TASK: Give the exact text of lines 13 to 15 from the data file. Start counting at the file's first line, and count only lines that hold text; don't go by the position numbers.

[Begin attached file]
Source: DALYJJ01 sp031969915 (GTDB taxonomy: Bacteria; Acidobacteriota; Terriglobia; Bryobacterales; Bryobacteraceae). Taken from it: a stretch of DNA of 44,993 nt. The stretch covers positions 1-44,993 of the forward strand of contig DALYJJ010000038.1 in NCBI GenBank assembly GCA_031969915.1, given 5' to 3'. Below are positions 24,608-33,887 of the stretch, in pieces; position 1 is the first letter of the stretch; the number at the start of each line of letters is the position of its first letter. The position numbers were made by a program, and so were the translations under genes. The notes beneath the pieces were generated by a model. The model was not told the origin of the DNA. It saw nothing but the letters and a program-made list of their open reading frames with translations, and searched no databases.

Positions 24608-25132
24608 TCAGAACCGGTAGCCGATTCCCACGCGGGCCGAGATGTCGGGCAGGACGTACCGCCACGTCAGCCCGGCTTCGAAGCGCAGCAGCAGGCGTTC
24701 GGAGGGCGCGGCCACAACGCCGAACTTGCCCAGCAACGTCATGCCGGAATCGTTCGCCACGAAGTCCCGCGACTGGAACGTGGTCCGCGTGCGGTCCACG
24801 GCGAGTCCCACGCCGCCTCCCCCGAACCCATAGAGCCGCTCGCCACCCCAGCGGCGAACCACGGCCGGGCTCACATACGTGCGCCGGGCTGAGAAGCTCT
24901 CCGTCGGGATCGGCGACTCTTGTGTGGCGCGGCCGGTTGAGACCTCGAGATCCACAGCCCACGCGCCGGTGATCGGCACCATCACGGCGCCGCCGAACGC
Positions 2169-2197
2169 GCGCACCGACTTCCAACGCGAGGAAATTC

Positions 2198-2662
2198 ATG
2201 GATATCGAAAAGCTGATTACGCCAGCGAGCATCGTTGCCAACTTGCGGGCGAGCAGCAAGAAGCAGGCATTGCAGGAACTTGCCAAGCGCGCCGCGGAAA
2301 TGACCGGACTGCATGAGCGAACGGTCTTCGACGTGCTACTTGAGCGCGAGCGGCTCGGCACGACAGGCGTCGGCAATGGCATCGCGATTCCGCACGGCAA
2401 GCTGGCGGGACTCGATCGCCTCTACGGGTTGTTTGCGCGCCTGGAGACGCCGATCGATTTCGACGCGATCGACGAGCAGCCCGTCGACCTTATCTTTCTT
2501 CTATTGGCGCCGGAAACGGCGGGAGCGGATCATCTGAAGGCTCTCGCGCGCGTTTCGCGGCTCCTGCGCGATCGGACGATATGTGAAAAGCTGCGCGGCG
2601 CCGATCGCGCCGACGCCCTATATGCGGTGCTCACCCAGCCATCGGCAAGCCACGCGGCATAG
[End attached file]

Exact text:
2401 GCTGGCGGGACTCGATCGCCTCTACGGGTTGTTTGCGCGCCTGGAGACGCCGATCGATTTCGACGCGATCGACGAGCAGCCCGTCGACCTTATCTTTCTT
2501 CTATTGGCGCCGGAAACGGCGGGAGCGGATCATCTGAAGGCTCTCGCGCGCGTTTCGCGGCTCCTGCGCGATCGGACGATATGTGAAAAGCTGCGCGGCG
2601 CCGATCGCGCCGACGCCCTATATGCGGTGCTCACCCAGCCATCGGCAAGCCACGCGGCATAG